Ethnicity, Identity, and Conceptualizing Community in Indian Ocean East Africa
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Drawing on archaeological, linguistic, ethnographic, and documentary evidence, this book uses a cis-oceanic framework to focus on littoral communities. It clarifies the relationship between ethnicity and other kinds of identities by framing research questions around a language family instead of an ethnic, religious, or diasporic group.
This volume explores how the people of littoral East Africa imagined and reimagined their communities over two millennia of engagement with Indian Ocean transformations—from the settlement of Bantu speakers near the coast around the first century CE to their participation in transoceanic commerce, imperial rivalries, colonial projects, and decolonization movements in the mid-twentieth century. Like other histories of the Indian Ocean, it emphasizes the circulation of people and ideas, but its cis-oceanic approach demonstrates how these littoral communities continued to integrate strategies from those in Africa’s interior as well as from people who traveled the ocean.
The book also clarifies the precise relationship between ethnicity and other kinds of identities by expanding the conventional focus on Swahili people to speakers of Sabaki Bantu languages, as well as to Mijikenda, Pokomo, and Elwana communities, whom Indian Ocean scholars often overlook. By examining all these groups’ shared linguistic heritage, the book outlines their forebears’ innovation and transformation of lineages, clans, confederations, councils, title societies, age sets, moieties, religious sects, and tribes. Drawing together evidence from linguistics, archaeology, ethnography, oral traditions, travelers’ accounts, and colonial records, the book explores how the speakers of Sabaki languages continuously reconceptualized their identities in littoral East Africa as the political topography of the Indian Ocean world changed around them.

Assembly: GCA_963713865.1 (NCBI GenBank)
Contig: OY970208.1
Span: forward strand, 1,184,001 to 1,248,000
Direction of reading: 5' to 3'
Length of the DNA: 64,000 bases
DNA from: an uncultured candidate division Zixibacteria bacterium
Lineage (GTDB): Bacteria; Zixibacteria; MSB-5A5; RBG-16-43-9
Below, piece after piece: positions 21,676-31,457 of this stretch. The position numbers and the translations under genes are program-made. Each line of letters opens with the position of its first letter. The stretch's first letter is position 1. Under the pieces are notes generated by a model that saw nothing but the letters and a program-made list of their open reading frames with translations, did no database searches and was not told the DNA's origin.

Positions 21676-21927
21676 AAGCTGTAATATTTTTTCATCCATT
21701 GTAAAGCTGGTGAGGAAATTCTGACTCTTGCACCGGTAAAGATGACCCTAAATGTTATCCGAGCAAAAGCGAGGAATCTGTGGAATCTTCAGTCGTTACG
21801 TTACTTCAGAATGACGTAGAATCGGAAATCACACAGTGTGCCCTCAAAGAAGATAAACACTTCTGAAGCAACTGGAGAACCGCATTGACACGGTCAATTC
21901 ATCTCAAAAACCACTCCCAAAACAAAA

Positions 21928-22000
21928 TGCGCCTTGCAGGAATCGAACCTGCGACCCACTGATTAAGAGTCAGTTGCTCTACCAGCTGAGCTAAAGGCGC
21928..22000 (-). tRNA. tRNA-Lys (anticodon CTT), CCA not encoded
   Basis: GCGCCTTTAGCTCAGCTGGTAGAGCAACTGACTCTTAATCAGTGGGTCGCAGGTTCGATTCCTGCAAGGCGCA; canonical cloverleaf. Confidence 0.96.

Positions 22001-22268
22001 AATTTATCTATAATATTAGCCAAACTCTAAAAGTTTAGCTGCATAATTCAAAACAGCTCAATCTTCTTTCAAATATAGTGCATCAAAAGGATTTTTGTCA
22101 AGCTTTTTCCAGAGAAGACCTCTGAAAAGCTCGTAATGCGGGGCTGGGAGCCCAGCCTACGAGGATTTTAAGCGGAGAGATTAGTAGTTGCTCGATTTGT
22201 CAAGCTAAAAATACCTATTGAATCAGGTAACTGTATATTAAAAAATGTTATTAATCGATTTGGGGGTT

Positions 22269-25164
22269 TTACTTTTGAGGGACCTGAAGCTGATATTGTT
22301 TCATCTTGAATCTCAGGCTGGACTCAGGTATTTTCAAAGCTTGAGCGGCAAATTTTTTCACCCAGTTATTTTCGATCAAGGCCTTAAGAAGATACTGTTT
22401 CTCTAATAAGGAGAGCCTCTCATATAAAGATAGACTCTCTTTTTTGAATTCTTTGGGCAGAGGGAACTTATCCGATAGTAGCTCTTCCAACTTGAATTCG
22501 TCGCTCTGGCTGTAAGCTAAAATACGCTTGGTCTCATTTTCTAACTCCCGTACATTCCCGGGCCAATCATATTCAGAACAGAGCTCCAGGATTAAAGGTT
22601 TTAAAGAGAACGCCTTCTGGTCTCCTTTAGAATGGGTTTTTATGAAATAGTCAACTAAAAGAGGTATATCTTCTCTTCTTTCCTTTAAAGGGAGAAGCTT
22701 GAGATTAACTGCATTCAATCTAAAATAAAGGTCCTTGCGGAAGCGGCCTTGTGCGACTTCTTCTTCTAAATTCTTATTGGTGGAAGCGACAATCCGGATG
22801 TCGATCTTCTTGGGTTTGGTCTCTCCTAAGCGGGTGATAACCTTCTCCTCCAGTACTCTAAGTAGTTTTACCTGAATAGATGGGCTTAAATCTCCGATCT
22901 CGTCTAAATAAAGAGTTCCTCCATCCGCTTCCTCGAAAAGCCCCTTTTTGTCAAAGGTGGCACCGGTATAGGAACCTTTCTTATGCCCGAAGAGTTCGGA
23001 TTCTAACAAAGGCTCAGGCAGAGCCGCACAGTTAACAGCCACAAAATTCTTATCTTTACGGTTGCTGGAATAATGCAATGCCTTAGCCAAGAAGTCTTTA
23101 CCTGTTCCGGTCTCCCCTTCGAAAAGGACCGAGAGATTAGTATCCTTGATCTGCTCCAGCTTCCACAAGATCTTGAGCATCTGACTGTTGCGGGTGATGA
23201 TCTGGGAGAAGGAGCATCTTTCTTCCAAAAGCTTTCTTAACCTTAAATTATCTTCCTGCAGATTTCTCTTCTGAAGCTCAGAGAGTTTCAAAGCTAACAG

Moving seamlessly across multiple precolonial and colonial eras and beyond, this deep history of collaboration and political imagination leads readers through the transitions of identity that mattered to littoral East Africans. The book fills the need for an updated synthesis of East Africans’ engagements with diasporic communities in Indian Ocean and world history courses. In addition, since most African history publications for classroom use in recent years have focused exclusively on modern times, it satisfies the demand for works that span the early and modern eras.
Beyond the classroom, the book will interest specialists in the history of the Indian Ocean, Africa, Islam, imperialism, and ethnohistory. A major contribution of this multidisciplinary work is to present the research of archaeologists, anthropologists, linguists, and historians to one another in an accessible, jargon-free manner. While Africanists will appreciate how the book expands the boundaries of the Indian Ocean to include oft-ignored communities, Indian Ocean specialists will find models for investigating the construction of ethnicity and other collective identities across multiple centuries.